Having a newborn in distress was the most traumatic thing I've ever been through in my life. I can't imagine how much more horrible I would have felt if hospital staffers didn't have my back—exactly what happened to Nikki Villavicencio after she gave birth. Her daughter, Alley, was coughing up blood and her stomach was swelling. Nikki, who has arthrogyposis (a condition that restricts joint movement) and her husband, Darrell Paulsen, who has cerebral palsy, met resistance at the children's hospital where their daughter was transported.
As told in a new Cosmopolitan article by Kathryn Joyce, staffers reportedly griped about their wheelchairs in the exam room, informed Nikki they wouldn't help her breastfeed and suggested that Darrell wait down the hall. Alley, now 5 years old, would turn out to be fine. But for Nikki and Darrell, this was just another uphill battle they would face in their lives as disabled parents. And now, they are trying to pave the way for other parents with disabilities.
These stories make headlines from time to time. You may recall Kaney O'Neill, a woman with quadriplegia whose ex sued for custody of their child (she won), or that time when Canadian authorities threatened to take away the baby of a couple who both have cerebral palsy (the authorities backed off).
The piece brings to light other instances of bias against parents with disability, including the fact that it's not uncommon for Child Protective Services to get involved and the general sentiment that they are not able to parent. One 40-year-old mother with cerebral palsy recalls a hospital staffer asking her, "How are you going to care for a baby?" The answer, of course, is with love and ingenuity. Mothers with disabilities find a way. Nikki uses her feet to handle utensils, and smooths Alley's hair holding the brush in her teeth.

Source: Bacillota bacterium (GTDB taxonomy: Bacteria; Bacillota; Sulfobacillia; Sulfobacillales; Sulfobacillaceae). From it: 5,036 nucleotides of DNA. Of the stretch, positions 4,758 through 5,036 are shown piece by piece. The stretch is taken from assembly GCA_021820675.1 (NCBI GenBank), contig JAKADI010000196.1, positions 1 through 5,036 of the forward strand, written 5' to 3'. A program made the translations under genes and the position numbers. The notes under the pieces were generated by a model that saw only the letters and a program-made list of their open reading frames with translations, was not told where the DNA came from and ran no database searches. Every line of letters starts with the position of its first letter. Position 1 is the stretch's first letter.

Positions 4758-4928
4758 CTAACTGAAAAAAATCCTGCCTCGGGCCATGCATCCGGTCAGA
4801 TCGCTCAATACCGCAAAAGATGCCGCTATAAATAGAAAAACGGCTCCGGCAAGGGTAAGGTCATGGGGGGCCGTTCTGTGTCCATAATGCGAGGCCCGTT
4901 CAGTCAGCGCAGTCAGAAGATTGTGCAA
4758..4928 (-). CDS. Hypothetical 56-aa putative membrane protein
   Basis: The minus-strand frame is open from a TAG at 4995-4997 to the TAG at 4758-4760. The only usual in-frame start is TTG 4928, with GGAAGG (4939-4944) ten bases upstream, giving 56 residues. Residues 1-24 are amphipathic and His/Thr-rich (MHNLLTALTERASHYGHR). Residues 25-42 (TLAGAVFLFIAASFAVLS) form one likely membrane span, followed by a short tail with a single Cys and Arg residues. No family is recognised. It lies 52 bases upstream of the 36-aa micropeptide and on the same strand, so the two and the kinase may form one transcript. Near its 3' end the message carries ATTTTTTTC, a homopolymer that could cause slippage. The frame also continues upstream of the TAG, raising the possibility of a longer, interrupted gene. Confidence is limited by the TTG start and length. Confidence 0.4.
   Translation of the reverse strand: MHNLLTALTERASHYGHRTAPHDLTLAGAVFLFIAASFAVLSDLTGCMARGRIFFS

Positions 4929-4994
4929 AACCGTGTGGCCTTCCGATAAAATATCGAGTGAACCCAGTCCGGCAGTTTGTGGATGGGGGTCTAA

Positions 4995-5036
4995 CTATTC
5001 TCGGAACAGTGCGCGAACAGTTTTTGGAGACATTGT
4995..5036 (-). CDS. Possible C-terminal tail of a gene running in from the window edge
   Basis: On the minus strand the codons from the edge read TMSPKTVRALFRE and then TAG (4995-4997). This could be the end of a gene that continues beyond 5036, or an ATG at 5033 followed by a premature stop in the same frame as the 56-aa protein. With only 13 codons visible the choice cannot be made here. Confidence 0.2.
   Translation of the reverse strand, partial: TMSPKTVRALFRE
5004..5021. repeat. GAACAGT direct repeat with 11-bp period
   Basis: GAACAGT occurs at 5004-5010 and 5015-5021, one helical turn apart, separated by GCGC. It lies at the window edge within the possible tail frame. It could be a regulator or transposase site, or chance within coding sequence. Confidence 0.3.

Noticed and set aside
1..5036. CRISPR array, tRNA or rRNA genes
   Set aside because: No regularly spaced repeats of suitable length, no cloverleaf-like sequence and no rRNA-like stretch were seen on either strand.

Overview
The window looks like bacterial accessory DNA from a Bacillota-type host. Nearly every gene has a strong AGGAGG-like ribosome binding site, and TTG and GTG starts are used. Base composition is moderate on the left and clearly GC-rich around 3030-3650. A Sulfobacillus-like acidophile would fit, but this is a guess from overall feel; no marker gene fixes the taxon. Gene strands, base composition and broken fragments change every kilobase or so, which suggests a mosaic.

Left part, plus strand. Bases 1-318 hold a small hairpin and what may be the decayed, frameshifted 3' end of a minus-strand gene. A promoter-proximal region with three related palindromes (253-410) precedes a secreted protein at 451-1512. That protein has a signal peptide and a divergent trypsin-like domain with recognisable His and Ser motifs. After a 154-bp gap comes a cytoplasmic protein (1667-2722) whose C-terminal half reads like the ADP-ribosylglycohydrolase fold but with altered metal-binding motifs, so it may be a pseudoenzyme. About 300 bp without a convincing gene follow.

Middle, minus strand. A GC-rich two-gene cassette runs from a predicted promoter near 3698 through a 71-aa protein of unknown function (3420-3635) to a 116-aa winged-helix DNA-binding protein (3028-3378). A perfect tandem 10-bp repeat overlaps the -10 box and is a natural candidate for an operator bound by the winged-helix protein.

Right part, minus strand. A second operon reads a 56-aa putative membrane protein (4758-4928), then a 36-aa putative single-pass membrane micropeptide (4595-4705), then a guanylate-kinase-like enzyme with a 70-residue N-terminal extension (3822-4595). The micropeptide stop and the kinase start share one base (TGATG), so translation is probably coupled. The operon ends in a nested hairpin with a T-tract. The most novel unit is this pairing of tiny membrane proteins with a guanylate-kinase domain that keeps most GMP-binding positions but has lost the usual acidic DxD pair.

Yes, these parents have challenges; theirs are just more visible than others. Yes, raising children involves a fair amount of physical labor—but there's no one "right" way of doing things. Good parents come in all shapes and forms. Nikki and Darrell seem like good people; their daughter is lucky to have them.
The couple, who live in Minnesota, proposed legislation aimed at protecting parents like them. Called the Parenting with Disabilities bill, it aims to help parents in the state apply for adaptive equipment and allowing their personal care assistants to pitch in with small parenting tasks. It passed through two House committees in February, and moved on to ones in the Senate. Hopefully, there will soon be a pilot program in place—and other states will follow suit.
As the parent of a child with cerebral palsy, I am all too aware of the no-can-do discrimination he faces. People see the disability, not ability. "As a person with disability, and as a woman, I felt the world didn't see me as a caretaker," Nikki says, but rather, "someone who needs to be taken care of." Hopefully, her and Darrell's efforts will keep getting attention—and enable people to move past their dated ideas about disability. Parents have enough to deal with. Assuming incompetency because of a disability is one hurdle they shouldn't have to overcome.
Image: Caroline Yang/Cosmopolitan.com